The success of Biden’s climate agenda, with a recently announced goal to cut nationwide carbon emissions by 50 to 52 percent from 2005 levels by 2030, will depend largely on how quickly he can convince American automakers and consumers to go electric. Only about 2 percent of vehicles sold in the United States last year were EVs. A number of recent studies, including by the National Academies of Science, concluded that half of all new vehicles sold should be electric to meet the greenhouse gas reduction goal Biden adopted. 

Before Americans’ embrace of EVs is clear, though, Biden success in getting his $2.2 trillion infrastructure plan through the Senate will depend on whether he can convince Republicans to support the legislation, or whether he decides to push it through using a budget reconciliation process that requires support only from Democrats, who control the chamber 51-50, with Vice President Kamala Harris casting tie-breaking votes. 

But that could create even greater partisan backlash and push EVs into the polarized rift between liberals and conservatives.

If current Republican talking points associating EVs with the Green New Deal stick, “you could start to see the kind of almost culture wars around electric vehicles that we see on vaccines and that we see on voting rights and abortion,” said David Victor, a professor of innovation and public policy at the University of California, San Diego. “People’s attitudes [on EVs] could end up being determined first and foremost by their party affiliation.”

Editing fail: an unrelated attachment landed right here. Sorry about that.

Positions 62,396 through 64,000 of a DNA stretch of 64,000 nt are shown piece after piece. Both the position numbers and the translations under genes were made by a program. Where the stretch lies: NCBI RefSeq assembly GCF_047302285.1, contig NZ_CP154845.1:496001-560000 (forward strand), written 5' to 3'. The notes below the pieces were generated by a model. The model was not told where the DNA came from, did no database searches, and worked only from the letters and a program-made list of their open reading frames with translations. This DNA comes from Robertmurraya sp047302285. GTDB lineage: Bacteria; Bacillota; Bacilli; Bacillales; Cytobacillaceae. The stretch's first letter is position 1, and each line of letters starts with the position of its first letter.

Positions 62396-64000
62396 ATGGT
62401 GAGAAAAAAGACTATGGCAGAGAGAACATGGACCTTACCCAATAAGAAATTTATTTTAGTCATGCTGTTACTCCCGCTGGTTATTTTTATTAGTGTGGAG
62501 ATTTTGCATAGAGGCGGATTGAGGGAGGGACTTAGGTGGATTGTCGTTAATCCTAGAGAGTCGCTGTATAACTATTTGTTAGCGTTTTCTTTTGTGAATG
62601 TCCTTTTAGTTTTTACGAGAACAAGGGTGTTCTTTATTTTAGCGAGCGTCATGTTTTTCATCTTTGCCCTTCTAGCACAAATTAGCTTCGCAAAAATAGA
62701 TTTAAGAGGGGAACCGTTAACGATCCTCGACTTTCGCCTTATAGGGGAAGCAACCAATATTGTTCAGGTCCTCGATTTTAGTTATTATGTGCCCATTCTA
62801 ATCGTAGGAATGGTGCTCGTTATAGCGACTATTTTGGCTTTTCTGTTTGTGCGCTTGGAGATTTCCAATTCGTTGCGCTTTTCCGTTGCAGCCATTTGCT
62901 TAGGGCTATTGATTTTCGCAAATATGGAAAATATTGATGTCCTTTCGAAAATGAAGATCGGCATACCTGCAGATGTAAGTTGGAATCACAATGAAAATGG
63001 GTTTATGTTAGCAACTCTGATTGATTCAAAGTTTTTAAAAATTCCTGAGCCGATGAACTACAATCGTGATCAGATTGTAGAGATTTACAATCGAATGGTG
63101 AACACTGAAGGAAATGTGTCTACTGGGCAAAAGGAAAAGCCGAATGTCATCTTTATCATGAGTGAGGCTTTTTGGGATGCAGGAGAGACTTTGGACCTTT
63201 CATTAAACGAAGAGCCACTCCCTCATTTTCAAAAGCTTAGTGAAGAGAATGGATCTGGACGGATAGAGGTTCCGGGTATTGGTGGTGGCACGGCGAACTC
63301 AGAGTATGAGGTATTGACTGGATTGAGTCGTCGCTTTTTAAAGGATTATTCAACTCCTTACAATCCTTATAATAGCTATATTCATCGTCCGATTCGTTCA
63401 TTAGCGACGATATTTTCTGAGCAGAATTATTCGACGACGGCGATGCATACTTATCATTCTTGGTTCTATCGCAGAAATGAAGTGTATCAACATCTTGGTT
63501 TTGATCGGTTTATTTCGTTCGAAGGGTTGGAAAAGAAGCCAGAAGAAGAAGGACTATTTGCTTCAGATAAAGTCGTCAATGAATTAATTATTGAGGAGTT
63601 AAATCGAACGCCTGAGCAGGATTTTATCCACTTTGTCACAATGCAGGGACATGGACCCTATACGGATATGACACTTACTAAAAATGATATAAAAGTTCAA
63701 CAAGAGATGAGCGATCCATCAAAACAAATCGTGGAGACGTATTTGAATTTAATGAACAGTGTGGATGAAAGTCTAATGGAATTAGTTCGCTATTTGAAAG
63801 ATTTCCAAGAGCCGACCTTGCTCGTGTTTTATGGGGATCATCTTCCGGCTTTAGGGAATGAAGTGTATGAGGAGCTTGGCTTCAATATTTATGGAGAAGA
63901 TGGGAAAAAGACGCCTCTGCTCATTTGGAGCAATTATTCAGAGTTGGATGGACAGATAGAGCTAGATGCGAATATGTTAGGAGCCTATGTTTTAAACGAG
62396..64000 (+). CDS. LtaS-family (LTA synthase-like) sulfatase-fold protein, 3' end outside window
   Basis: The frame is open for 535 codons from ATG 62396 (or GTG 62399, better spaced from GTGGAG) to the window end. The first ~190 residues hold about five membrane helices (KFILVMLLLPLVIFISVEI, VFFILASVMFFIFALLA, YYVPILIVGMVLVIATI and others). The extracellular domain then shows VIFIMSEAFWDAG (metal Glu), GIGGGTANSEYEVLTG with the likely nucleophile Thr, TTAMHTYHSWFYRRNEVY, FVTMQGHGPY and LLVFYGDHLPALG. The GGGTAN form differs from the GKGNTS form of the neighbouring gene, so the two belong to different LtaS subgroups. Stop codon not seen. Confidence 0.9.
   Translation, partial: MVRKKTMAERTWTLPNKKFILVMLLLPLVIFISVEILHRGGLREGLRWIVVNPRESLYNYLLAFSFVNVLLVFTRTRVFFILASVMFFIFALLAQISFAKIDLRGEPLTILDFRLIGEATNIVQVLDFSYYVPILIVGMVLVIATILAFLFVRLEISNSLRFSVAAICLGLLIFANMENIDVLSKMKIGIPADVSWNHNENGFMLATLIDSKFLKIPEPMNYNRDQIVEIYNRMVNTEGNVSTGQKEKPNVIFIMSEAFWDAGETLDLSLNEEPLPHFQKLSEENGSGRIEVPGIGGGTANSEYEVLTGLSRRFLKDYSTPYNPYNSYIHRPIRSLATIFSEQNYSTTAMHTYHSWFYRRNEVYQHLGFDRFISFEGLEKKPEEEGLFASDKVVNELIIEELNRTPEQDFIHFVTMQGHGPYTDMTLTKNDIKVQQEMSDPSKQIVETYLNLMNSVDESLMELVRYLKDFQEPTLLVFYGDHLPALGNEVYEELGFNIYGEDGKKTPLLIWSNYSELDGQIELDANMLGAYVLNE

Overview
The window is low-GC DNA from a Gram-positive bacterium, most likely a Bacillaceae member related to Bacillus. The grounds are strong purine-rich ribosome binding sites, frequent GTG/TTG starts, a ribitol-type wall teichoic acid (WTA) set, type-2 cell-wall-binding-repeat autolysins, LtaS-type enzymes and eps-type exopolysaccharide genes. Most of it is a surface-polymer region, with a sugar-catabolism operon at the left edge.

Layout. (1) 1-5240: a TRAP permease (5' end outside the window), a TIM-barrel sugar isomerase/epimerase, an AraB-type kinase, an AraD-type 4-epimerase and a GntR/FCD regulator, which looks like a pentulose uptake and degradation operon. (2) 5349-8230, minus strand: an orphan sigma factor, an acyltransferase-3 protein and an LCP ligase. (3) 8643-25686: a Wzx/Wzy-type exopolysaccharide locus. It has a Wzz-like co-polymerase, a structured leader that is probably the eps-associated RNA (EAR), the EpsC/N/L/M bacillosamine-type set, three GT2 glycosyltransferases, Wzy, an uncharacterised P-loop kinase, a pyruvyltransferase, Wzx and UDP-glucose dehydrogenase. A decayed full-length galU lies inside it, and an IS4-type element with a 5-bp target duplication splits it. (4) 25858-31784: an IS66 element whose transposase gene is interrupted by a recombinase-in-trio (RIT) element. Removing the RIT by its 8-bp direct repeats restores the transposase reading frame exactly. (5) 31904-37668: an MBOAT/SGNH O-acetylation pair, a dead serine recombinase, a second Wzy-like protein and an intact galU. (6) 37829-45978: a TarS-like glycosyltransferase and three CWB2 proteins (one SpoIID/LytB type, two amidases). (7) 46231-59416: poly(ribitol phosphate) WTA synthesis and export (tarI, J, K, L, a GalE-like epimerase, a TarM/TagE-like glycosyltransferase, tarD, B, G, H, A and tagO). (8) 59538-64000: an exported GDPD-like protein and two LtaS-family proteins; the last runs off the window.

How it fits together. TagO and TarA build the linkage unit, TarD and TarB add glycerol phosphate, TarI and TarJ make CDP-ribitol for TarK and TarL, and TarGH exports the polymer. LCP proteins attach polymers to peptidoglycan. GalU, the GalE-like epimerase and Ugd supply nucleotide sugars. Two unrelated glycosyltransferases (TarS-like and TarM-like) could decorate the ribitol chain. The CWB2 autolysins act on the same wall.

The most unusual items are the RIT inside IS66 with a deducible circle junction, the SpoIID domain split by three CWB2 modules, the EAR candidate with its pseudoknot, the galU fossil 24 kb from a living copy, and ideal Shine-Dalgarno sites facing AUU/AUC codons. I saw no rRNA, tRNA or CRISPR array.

Biden could also lose the support of some centrist Democrats like West Virginia Sen. Joe Manchin, who expressed hesitation last week at the idea of pushing Biden’s original infrastructure proposal through Congress without any Republican support.

Victor said that an EV policy that would have the potential to win Republican support would focus on private sector incentives for EVs and EV infrastructure, like the bill Burr was a co-sponsor of in March, which many Democrats and the EV industry see as a bare minimum.

Among the public, EVs are still a relatively nonpartisan topic. According to a 2019 Climate Nexus national poll, 70 percent of Republicans and 84 percent of Democrats have a somewhat or very positive opinion of electric vehicles. 

“It would be, again, ridiculous and unfortunate if this became partisan,” said Cathy Zoi, CEO of EVgo, the largest fast charging network for electric vehicles in the United States, during a virtual panel conducted by ZETA. “We should all be able to come together and put the force of our shoulders behind this infrastructure investment.”

Stay Connected

More Updates